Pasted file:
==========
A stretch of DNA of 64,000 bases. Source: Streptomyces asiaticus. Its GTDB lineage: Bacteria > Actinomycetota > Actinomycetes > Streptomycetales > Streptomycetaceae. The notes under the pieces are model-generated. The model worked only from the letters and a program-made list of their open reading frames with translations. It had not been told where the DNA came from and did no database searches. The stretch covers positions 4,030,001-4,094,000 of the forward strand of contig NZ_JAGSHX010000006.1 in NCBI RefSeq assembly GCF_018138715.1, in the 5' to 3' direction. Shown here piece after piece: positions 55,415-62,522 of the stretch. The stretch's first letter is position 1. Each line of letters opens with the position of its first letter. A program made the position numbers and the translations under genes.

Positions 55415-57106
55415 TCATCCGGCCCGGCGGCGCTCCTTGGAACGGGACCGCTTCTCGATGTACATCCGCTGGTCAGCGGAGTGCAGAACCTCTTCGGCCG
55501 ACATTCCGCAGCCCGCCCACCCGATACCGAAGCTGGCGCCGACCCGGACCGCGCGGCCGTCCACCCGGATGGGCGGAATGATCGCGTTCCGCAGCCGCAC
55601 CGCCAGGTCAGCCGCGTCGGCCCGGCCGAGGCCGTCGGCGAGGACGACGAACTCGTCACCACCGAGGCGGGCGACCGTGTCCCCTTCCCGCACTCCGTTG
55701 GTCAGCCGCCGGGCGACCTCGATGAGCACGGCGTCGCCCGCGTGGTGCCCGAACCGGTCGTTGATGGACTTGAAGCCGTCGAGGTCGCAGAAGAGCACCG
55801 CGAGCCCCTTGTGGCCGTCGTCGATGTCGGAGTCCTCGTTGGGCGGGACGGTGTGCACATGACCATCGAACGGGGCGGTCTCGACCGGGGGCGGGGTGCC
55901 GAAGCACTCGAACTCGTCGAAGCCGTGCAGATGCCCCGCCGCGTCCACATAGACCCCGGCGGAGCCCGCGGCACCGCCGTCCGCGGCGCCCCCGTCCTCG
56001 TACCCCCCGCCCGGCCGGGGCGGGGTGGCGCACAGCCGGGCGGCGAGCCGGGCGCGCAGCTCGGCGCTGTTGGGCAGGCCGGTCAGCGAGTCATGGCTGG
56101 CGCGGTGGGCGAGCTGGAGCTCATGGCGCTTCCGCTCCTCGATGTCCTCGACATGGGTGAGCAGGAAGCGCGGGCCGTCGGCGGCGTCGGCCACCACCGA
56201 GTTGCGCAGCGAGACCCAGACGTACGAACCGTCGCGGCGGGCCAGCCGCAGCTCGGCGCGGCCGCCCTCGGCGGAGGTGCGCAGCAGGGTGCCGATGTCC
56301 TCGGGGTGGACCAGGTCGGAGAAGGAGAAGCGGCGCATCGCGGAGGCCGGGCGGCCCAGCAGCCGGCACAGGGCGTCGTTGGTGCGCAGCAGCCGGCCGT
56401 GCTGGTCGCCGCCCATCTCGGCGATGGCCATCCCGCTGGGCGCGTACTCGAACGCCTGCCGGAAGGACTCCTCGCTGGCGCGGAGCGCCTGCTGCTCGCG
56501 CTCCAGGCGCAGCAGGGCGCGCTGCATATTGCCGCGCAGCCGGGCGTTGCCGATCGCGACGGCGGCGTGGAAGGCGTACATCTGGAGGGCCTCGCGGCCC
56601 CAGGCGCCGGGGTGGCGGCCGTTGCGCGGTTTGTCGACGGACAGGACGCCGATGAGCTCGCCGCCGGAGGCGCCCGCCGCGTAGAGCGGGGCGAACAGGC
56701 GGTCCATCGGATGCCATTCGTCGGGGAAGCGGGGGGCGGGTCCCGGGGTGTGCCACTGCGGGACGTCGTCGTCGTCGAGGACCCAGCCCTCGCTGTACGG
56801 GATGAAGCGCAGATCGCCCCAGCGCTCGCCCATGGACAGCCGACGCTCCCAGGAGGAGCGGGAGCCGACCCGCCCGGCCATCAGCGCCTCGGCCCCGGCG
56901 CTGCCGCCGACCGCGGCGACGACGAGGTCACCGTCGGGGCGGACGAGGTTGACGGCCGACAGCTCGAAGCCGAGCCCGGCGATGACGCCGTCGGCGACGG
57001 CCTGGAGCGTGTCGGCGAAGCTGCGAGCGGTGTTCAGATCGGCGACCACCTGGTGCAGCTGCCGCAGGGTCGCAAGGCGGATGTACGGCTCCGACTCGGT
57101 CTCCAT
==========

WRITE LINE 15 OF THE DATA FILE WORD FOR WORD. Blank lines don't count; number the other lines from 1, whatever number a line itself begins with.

56601 CAGGCGCCGGGGTGGCGGCCGTTGCGCGGTTTGTCGACGGACAGGACGCCGATGAGCTCGCCGCCGGAGGCGCCCGCCGCGTAGAGCGGGGCGAACAGGC